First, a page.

Kentucky State Income Tax 2023 - 2024

If you are an individual who lives in Kentucky, you must pay state income tax. The Department of Revenue (DOR) collects this tax from employees and self-employed individuals.

Kentucky State Income Tax rate is 4.5%. If you were a resident of Kentucky for the entire tax year, you need to file Form 740: Individual Income Tax Return. If you weren’t a resident of Kentucky for the entire tax year, or if you lived in Kentucky but also earned income in another state, you need to file Form 740-NP: Nonresident or Part Year Resident. The state has partnered with the IRS to host Volunteer Income Tax Assistance sites, where taxpayers can receive free filing assistance. Kentucky taxpayers can find the closest site and schedule an appointment through the online system.

Those who need additional time to file their returns can file an extension using Form 740-EXT. However, it is important to remember that an extension only extends the deadline for filing, not paying. In order to avoid late fees, taxpayers must pay their taxes or submit a valid extension by the October deadline. If the employer is a C-corporation, it must file Form 720EXT, “Corporation/LLET Extension,” on or before the 15th day of the fourth month following the close of the taxable year. Pass-through entities must submit a Form K-1, “Employer’s Return of Kentucky Income Tax Withheld,” and payment with each quarter’s return.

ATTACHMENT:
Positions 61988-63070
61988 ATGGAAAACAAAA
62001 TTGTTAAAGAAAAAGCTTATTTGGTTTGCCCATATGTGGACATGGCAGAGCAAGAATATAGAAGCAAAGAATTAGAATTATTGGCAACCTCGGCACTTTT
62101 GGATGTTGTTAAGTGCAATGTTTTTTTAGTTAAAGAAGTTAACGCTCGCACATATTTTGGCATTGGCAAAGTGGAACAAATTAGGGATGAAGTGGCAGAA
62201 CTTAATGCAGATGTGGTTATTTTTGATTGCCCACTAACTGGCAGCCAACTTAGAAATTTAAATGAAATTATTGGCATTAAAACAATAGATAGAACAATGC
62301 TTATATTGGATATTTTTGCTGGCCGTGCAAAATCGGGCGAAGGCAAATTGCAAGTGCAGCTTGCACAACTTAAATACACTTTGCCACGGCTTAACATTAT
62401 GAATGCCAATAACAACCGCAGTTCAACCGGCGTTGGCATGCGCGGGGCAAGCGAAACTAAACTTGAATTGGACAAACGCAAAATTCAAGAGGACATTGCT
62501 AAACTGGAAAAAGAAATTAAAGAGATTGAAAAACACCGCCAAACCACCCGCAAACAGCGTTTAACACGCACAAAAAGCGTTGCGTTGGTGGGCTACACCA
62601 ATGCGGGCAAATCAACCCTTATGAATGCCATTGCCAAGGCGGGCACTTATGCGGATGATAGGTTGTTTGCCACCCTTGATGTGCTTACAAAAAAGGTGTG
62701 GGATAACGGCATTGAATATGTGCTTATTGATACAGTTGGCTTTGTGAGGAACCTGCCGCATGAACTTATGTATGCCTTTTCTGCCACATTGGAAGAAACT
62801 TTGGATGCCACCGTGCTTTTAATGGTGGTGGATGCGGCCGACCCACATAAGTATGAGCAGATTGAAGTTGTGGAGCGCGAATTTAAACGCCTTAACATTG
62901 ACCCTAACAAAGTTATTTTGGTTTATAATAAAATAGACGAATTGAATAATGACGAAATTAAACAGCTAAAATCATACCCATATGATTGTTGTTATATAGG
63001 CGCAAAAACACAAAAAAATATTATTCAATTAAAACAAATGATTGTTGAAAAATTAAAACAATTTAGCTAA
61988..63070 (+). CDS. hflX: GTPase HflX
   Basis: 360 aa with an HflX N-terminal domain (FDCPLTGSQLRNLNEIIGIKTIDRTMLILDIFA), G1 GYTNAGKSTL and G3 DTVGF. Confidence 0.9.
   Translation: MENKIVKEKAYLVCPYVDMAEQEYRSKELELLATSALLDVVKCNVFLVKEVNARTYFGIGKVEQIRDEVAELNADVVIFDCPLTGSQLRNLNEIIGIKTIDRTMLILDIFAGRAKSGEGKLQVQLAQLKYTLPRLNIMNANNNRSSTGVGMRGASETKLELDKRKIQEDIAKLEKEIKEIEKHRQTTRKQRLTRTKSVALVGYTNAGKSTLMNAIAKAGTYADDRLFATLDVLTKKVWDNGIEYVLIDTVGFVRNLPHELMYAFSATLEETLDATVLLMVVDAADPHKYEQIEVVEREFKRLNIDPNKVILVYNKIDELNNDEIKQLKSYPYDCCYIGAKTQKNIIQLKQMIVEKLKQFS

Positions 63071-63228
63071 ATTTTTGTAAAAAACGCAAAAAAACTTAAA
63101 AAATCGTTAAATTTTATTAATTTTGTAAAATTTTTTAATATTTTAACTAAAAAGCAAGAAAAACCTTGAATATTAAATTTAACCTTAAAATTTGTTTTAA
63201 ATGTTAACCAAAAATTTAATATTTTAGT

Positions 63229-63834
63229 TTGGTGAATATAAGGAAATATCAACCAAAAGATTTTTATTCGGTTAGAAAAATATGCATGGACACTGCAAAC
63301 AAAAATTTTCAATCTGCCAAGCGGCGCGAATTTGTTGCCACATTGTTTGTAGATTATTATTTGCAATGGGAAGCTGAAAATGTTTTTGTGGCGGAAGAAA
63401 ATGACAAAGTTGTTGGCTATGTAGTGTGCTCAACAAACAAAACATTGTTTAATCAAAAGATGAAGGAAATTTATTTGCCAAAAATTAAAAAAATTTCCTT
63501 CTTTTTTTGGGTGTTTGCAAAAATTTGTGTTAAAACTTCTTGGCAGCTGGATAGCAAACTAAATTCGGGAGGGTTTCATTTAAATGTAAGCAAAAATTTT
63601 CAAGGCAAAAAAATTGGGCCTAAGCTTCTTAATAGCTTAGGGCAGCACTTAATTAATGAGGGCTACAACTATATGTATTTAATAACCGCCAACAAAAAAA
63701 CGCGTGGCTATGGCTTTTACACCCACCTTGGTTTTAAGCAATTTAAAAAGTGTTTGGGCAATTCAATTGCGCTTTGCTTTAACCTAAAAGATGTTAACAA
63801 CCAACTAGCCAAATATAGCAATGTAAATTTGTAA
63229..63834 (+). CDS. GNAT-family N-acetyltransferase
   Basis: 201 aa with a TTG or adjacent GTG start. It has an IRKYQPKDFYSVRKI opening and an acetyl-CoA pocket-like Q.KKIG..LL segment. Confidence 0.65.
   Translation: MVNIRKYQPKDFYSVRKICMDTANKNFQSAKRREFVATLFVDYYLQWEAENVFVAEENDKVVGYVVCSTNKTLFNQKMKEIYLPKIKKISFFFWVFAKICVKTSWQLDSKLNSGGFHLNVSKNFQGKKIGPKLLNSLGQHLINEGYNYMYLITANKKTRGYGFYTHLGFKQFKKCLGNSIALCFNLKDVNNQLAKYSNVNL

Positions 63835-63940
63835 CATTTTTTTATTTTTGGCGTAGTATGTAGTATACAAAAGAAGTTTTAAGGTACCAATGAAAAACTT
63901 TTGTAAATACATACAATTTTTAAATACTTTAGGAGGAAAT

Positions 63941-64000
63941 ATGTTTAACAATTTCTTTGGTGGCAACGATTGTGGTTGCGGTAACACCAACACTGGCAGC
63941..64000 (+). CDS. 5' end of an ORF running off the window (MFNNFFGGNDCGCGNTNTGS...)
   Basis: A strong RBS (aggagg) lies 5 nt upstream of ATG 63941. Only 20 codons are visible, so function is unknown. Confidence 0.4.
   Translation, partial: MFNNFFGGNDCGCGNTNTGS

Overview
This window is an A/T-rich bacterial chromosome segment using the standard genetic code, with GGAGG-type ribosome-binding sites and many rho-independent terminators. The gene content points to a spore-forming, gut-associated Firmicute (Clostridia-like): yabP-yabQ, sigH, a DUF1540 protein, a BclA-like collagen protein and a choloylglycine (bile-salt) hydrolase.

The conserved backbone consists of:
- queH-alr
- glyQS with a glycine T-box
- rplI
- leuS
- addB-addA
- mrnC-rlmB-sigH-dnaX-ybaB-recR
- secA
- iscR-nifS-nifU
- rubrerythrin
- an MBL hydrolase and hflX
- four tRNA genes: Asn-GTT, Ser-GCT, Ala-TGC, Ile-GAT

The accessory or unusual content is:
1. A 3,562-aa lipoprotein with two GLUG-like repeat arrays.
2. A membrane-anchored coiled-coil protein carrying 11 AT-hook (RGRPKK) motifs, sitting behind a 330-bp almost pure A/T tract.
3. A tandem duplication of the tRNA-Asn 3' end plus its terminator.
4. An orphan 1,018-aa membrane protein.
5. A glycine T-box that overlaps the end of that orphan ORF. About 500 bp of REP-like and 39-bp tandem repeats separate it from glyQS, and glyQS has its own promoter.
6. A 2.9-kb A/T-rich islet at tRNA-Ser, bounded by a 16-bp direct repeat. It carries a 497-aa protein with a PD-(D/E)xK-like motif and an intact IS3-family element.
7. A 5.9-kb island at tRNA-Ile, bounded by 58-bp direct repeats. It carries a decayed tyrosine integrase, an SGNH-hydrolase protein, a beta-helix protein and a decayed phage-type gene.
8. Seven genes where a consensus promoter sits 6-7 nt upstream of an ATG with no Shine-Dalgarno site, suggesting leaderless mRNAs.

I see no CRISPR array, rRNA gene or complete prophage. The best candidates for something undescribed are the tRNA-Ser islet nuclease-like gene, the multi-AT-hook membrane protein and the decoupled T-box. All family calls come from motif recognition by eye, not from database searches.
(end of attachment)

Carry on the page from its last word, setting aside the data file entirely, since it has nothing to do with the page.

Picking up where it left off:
Kentucky State Income Tax Exemptions

Kentucky State Income Tax Exemptions

Most forms of retirement income are taxable in Kentucky, but there are some exceptions. Social Security benefits are exempt, as is up to $31,110 of private or government pension and annuity income. Interest from federal bonds is also exempt, and active duty military pay is not taxable. In addition, state income tax does not apply to interest on student loans or municipal bonds.

If you owe tax in Kentucky, you can file an offer in settlement with the DOR or apply for financial hardship. However, the DOR has a very strict definition of financial hardship and will not grant relief if you are just financially inconvenienced by your tax bill. If you qualify, you can also set up monthly payments to pay your tax debt.

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